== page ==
Sustainable Management of Small-Scale Fisheries

E€OFISH seeks to develop sustainable fisheries to bring positive change in the lives of fishers in the Eastern Africa, Southern Africa and Indian Ocean region. Funded by the European Union, this programme supports local, innovative and experimental initiatives that promote fisheries management best practices.

In an exciting 4-year project with E€OFISH, C3 Madagascar spearheads sustainable management of small-scale coastal fisheries in northern Madagascar. The key biodiversity areas are Bay of Rigny, Nosy Hara, and Ambodivahibe, covering an area of more than 300,000 hectares. This involves fisheries data collection, fisher capacity building for self-governance as well as monitoring, and ultimately locally-driven management plans including LMMAs. A total of 174,675 Ha of marine area will be protected by 2024.

From June 2020 to June 2024, C3 is working with fishing syndicates, local communities, fisheries management organizations, and marine protected areas to assess artisanal fisheries in the key areas. We identify opportunities for more effective monitoring and management; train local fishermen and existing structures on ecology, management of fisheries, and marine ecosystem; and implement management interventions, focusing on opportunities that will produce quick, measurable results.

For twelve months, C3 collected data at landing sites, including socio-economic surveys of households dependent on fishing.

Now, in consultation with community and local management structures, we are training 30 local investigators (fishermen) and 30 Junior Ecoguards in each area. Recognizing that youth, representing 50% of the population, are our future changemakers, a key component focuses on strengthening youth leadership via the Junior Ecoguard network with the Ministry of Education.

C3 engages fishermen’s unions and women’s associations in capacity building to develop a long-term community monitoring protocol. 300 local fishery guardians will be trained in the control and monitoring of marine protected areas. An equal number of men and women will become guardians. Their involvement increases the community’s motivation to actively manage LMMAs and a high awareness of fishing rules and regulations, thus guaranteeing their food security.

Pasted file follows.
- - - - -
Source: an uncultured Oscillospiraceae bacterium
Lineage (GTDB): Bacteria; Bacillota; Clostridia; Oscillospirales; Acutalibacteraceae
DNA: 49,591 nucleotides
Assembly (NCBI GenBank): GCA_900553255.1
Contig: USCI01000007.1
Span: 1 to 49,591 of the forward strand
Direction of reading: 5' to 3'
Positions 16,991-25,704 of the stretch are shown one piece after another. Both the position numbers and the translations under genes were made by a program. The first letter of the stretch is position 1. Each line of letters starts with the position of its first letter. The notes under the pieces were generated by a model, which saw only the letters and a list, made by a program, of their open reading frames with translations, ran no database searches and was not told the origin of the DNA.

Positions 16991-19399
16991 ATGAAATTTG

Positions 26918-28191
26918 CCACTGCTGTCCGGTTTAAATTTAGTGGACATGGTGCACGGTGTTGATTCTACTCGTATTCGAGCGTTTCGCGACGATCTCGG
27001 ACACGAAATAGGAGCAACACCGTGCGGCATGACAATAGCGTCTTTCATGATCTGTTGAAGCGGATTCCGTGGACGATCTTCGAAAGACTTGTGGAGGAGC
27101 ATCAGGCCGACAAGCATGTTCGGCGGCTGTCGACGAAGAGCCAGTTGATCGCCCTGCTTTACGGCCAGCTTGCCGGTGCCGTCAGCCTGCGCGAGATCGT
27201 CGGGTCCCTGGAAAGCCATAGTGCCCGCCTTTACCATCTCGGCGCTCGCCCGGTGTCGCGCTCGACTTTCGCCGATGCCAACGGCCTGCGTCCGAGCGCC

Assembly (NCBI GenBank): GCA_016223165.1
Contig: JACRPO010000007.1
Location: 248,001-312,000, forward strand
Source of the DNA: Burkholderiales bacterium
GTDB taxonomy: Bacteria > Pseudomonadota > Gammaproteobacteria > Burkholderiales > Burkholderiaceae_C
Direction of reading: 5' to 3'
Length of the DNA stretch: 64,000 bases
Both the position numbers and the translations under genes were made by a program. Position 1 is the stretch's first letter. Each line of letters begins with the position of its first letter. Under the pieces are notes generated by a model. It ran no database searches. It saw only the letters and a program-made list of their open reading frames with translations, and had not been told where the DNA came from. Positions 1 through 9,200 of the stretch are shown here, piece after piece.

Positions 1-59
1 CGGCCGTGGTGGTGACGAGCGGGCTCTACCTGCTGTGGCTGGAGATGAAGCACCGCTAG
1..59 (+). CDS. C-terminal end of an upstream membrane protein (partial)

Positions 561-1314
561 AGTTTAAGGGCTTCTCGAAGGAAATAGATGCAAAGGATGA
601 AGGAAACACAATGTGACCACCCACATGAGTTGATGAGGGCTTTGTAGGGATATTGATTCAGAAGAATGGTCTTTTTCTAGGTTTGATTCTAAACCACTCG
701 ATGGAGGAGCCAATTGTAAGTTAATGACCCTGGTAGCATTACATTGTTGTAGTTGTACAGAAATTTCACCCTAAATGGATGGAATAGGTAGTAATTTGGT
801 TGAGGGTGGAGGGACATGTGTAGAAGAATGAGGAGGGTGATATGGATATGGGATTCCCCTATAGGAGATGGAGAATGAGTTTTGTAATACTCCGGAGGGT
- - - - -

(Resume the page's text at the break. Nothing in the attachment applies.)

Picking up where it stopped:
A further 150 wardens will be trained in patrolling and enforcement, while 150 more will be trained in ecology and marine ecosystems. Eliminating threats from migrant fishers strengthens ownership and control of coastal resources by the communities.

C3 strives for consensus on fisheries best practices and targets their implementation at the LMMAs. At each site, we will make available active management regimes and related data-informed policy documents. We share best practices resulting from the intervention and associated reports at the national level to facilitate replication. We also set up exchange visits by communities with the MIHARI network to share lessons learned with other LMMAs.

We continuously monitor the success of the program and its impact on fish stocks and catches. In the event of natural disasters such as cyclones and floods, C3 provides a safety margin for the recovery of habitats and fish stocks by LMMAs.

Our partners for this project include TuskEuropean Union, E€OFISH, Indian Ocean Commission,Lake Tanganyika AuthorityLake Victoria Fisheries OrganizationCOMESAEACIntergovernmental Authority on DevelopmentIOTC, Southern African Development CommunitySWIOFC, and Rising from the Depths.

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C3 MadagascarLot II PA 12 Bis, Soavinimerina, Ambohimanga Rova, Antananarivo, Avaradrano

C3 Madagascar (CONSERVATION CENTREE SUR LA COMMUNAUTE C3 MADAGASCAR), in accordance with Article No. 5 of Ordinance No. 60133, is registered as a non-profit organization in Madagascar under the Direction of the Territorial Administration of Antananarivo with Registration No. 1206/14-MID/SG/DGAT/DIRAT/ANT/ASS.